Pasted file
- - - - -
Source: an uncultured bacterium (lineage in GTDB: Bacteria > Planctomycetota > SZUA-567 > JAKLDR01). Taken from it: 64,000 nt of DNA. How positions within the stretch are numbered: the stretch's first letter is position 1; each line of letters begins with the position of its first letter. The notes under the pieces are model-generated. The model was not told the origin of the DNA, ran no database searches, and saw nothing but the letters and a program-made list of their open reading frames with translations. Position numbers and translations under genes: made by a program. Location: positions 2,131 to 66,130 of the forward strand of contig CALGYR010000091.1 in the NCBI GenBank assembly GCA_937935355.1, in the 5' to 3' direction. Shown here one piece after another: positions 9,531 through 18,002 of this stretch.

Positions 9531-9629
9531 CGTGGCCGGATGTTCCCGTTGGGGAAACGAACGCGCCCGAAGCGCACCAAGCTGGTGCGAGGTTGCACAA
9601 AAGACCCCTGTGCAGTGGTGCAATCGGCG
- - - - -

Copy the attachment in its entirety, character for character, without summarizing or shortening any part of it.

Source: an uncultured bacterium (lineage in GTDB: Bacteria > Planctomycetota > SZUA-567 > JAKLDR01). Taken from it: 64,000 nt of DNA. How positions within the stretch are numbered: the stretch's first letter is position 1; each line of letters begins with the position of its first letter. The notes under the pieces are model-generated. The model was not told the origin of the DNA, ran no database searches, and saw nothing but the letters and a program-made list of their open reading frames with translations. Position numbers and translations under genes: made by a program. Location: positions 2,131 to 66,130 of the forward strand of contig CALGYR010000091.1 in the NCBI GenBank assembly GCA_937935355.1, in the 5' to 3' direction. Shown here one piece after another: positions 9,531 through 18,002 of this stretch.

Positions 9531-9629
9531 CGTGGCCGGATGTTCCCGTTGGGGAAACGAACGCGCCCGAAGCGCACCAAGCTGGTGCGAGGTTGCACAA
9601 AAGACCCCTGTGCAGTGGTGCAATCGGCG